THERE are a number of technology changes in the wind for Access developers, and they can be summed up in two phases: ADO.NET and Access 2002. It’s important to remember that none of these technologies make your current tools obsolete. You don’t have to upgrade to Access 2002, and you don’t have to install ADO.NET.
That might not sound like the typical advice from the editor of a technology-driven newsletter. However, technology should be your servant, not your master. For any particular technology, you should move to the tool only if it offers you real benefits in your current and future applications. The benefits are relatively easy to enumerate: increased developer productivity, greater stability, and more functionality for your clients. What does drive you to change technology, more often than not, are changes in the business that you support. Continue reading
I have to admit that I don’t pay much attention to bug reports. Most bug reports that I hear about are either so obscure (witness some of the problems in the Excel calculation engine) or so easy to avoid (like not using DESC at the end of a field name in Access) that it doesn’t seem important to me. As this month’s lead article points out, that attitude isn’t always viable (see “An Access Nightmare”). Continue reading
I’VE been flying a considerable amount lately and have developed an unhealthy interest in the safety movie that’s shown at the start of every flight. Currently, my favorite part of the show is when the stewardess (and it’s always an “ess”) shows you how to use the life vest when the plane augers into the freezing cold North Atlantic at 2,000 miles per hour. After telling you that your life vest is under your seat (I’ve never looked, but I’m willing to believe them), the video concentrates on when to blow the thing up. You’re not supposed to do it, apparently, until you’re right at the door, ready to leave. Continue reading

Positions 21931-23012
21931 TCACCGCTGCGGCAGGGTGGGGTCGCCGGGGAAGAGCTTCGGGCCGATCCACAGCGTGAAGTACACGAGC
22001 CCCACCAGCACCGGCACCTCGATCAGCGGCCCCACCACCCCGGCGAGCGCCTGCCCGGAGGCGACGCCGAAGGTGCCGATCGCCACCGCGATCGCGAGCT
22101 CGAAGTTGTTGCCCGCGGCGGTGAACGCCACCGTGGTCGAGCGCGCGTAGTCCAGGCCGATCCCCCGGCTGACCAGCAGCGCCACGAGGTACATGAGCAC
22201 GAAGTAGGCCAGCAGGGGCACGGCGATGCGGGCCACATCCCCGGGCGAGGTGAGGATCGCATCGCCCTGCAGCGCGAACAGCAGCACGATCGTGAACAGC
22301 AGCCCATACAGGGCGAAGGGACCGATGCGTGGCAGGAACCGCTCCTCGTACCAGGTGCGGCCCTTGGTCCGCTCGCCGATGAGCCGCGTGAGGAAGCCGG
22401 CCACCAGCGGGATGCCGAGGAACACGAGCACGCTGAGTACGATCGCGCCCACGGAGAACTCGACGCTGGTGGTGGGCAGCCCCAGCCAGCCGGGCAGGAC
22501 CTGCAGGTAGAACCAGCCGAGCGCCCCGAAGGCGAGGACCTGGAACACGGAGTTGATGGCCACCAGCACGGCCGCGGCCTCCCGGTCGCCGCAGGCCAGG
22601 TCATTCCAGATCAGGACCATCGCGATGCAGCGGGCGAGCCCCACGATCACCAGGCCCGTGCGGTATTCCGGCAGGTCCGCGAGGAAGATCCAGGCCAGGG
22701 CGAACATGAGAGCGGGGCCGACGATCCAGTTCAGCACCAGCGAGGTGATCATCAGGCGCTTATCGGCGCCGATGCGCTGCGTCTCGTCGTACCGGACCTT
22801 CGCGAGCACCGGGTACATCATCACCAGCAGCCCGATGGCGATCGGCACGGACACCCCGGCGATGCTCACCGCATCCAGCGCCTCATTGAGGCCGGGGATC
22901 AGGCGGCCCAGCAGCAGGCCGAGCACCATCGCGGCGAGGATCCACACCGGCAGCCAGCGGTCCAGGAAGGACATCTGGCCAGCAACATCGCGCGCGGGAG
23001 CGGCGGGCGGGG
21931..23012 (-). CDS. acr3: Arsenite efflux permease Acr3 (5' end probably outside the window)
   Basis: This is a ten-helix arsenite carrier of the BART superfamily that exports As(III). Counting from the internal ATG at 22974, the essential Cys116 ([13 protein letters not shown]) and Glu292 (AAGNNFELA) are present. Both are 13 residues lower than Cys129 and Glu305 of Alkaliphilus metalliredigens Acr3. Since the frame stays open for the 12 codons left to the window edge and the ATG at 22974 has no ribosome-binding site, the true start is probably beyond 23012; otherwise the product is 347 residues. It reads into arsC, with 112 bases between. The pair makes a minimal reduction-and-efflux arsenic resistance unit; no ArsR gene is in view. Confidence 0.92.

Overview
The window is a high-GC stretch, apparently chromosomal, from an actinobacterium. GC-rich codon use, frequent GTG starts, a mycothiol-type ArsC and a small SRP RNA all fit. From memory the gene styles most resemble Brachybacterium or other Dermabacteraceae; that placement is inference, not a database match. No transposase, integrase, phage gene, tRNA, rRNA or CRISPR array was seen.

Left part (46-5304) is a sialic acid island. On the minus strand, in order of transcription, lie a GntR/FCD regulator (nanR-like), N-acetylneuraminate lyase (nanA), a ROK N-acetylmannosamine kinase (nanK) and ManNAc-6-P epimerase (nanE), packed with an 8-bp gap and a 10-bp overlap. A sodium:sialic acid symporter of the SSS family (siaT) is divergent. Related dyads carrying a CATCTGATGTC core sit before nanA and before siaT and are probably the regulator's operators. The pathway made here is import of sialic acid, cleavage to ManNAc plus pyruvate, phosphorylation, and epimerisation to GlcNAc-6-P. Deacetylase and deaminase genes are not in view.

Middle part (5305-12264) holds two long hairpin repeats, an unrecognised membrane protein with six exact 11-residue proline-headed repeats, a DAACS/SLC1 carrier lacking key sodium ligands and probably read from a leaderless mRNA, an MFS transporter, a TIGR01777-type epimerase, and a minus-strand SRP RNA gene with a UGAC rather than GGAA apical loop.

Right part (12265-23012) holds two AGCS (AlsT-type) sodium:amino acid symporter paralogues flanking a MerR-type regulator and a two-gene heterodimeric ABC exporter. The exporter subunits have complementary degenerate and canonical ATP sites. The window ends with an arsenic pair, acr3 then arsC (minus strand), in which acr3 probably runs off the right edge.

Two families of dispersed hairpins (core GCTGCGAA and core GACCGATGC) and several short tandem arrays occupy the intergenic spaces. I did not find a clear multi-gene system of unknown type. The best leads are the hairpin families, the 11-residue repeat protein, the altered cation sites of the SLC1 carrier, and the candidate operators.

Its probably no secret that I’m suspicious of too much preparation time. While I teach a number of courses for Learning Tree International (including four that I’ve written for the company), they won’t let me teach the system design courses. I assume that’s because, back when I had a job, my boss once asked me if I’d tested a program and I responded with, “It compiled, didn’t it?” In addition to explaining why I’m now a consultant, it also explains why I’m not teaching any courses on testing and software quality (though I have taken those courses, much in the same way that someone who visits San Francisco tours Alcatraz—nice place to visit but I wouldn’t want to live there). Continue reading
IN the rush to build Web applications, Access developers may have felt left behind. While it’s certainly possible to access your data in a Jet or SQLServer database from a Web application, and while there are certainly ways to move ADO data back and forth over the Internet, Access isn’t a Web development tool. The closest that you get to Web development with Access is Data Access Pages—at best, a tool for distributing reports across the Internet. Continue reading